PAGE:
German court has doubts over Porsche SE investor claims

Wed May 14, 2014 1:29pm EDT

* Court discusses suits seeking 213 mln euros in damages

* Judge has "difficulties" with suitors' arguments

* Porsche faces more suits at Braunschweig court on May 21

BRAUNSCHWEIG, Germany, May 14 (Reuters) - A German court expressed doubts on Wednesday about claims in multi-million euro lawsuits against Porsche SE, in comments that could undermine the efforts of others pushing for damages against the company.

Investors seeking damages of more than 213 million euros ($292.03 million) have accused Porsche SE of camouflaging a plan to acquire much-bigger Volkswagen AG and secretly piling up a holding in Europe's biggest automaker in 2008.

The bulk of that - 212 million euros - is sought by descendants of former German billionaire Adolf Merckle who committed suicide in 2009 after his empire was rocked by wrong-way bets on VW shares.

"We're having certain difficulties" in following the suitors' arguments, Judge Stefan Puhle said after discussions on two cases at the regional court in Braunschweig, Germany.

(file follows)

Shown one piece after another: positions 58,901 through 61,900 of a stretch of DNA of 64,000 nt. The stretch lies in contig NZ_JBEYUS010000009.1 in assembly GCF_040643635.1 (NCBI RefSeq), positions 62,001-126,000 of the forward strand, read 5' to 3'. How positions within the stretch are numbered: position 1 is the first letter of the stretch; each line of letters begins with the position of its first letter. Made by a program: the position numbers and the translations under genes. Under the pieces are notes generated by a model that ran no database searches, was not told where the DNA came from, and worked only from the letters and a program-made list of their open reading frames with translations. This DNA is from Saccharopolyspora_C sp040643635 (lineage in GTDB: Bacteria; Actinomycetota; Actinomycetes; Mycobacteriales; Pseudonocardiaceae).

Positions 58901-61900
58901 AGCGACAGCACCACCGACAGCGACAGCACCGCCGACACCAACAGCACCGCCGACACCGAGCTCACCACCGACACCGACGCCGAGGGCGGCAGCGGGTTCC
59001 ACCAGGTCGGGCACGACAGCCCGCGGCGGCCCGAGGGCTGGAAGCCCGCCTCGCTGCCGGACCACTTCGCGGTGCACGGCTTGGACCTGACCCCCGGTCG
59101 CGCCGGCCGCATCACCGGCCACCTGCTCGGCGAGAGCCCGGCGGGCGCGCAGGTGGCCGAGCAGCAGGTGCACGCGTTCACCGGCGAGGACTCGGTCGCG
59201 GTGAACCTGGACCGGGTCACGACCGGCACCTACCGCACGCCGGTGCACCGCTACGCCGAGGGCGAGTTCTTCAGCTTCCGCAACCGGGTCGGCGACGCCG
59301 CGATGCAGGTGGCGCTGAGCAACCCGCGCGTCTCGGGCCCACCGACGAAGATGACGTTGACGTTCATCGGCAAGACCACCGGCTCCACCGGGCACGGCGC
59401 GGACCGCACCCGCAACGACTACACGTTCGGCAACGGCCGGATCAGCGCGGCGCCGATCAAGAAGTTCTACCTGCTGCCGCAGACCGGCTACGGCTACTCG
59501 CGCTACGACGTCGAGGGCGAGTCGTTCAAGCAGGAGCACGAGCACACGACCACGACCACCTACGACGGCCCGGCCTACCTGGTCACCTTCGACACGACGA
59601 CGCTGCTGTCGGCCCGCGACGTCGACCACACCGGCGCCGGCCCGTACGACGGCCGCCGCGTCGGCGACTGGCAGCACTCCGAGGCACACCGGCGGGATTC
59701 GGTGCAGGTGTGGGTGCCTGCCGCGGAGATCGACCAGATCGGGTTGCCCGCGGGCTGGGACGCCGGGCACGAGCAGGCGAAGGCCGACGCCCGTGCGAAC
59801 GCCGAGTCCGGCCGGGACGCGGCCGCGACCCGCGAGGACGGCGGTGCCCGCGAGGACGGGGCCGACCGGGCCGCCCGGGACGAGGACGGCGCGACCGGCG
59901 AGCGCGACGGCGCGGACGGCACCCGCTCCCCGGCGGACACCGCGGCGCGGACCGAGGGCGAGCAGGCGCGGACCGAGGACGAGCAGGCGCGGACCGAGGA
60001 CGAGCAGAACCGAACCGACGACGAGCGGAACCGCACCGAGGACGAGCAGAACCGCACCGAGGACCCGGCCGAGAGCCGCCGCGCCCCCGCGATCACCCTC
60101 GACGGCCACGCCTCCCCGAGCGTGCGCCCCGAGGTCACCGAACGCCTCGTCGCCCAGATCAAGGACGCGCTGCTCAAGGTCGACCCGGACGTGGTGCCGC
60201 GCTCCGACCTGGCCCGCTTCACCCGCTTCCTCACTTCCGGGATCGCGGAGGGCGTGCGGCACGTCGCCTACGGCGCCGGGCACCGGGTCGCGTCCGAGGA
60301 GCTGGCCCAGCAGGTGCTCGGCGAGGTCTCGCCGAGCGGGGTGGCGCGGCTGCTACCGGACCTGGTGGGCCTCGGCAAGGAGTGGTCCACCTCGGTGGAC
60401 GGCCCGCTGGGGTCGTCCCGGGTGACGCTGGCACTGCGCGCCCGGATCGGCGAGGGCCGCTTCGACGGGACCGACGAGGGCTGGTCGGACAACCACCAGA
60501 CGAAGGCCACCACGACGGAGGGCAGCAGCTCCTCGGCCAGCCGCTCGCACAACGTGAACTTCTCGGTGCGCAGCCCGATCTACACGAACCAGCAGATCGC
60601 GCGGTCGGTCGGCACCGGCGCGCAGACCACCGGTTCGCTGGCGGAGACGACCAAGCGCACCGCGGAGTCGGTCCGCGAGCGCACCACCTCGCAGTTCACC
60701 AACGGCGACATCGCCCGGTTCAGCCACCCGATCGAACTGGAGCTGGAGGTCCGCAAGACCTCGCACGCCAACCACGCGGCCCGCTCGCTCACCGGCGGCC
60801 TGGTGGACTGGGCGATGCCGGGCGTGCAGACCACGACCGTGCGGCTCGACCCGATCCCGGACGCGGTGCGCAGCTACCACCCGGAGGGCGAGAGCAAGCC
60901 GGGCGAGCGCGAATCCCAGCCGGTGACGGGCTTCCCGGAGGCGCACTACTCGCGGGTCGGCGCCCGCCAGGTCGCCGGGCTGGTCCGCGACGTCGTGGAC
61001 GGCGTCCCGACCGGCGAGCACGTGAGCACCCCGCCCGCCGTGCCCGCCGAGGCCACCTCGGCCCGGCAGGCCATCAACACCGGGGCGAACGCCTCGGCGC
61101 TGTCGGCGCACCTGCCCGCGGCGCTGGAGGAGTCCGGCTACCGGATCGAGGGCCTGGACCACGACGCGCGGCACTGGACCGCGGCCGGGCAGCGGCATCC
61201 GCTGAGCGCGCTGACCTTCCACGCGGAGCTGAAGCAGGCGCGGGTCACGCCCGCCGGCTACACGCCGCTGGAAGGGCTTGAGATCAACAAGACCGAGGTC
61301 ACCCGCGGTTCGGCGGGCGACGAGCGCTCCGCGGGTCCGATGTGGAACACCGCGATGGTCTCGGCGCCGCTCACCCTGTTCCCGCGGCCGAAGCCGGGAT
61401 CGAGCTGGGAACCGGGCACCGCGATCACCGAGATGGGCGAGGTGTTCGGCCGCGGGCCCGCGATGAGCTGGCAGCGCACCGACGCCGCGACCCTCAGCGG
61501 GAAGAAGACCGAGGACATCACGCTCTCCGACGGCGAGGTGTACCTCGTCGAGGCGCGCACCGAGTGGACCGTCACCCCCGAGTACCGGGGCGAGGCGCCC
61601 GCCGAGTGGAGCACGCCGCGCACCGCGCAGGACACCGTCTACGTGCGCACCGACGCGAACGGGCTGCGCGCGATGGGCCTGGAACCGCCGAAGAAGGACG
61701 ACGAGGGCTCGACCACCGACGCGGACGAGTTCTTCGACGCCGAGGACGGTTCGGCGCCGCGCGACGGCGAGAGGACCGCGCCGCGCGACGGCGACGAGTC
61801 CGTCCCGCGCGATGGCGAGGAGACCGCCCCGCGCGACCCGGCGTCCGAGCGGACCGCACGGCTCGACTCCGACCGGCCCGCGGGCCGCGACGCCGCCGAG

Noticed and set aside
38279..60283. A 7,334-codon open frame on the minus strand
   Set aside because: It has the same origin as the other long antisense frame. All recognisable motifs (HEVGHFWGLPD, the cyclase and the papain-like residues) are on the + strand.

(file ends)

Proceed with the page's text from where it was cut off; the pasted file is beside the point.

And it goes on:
Two months ago, a court in Stuttgart dismissed a lawsuit by hedge funds seeking 1.36 billion euros in damages from Porsche SE on similar grounds, with the judge saying it could not be proven that Porsche SE deliberately caused harm to hedge funds' positions.

Two more suits seeking over 2 billion euros of damages from Porsche SE are scheduled for hearings at the Braunschweig court on May 21, with a ruling on three cases planned for July 30.

In March 2008 Porsche SE dismissed talk that it intended to take over VW, but seven months later it announced it controlled 74.1 percent of VW's common stock, just short of the 75 percent takeover threshold.

The announcement by Porsche SE, a family-controlled holding company that owns a majority stake in VW, caused VW shares to surge to record highs as short-sellers scrambled to cover their positions.

Judge Puhle on Wednesday called Porsche's tactics "sly."

"This is called cleverness in German," he said.

($1 = 0.7294 Euros) (Reporting by Jan Schwartz; Writing by Andreas Cremer; editing by Susan Thomas)

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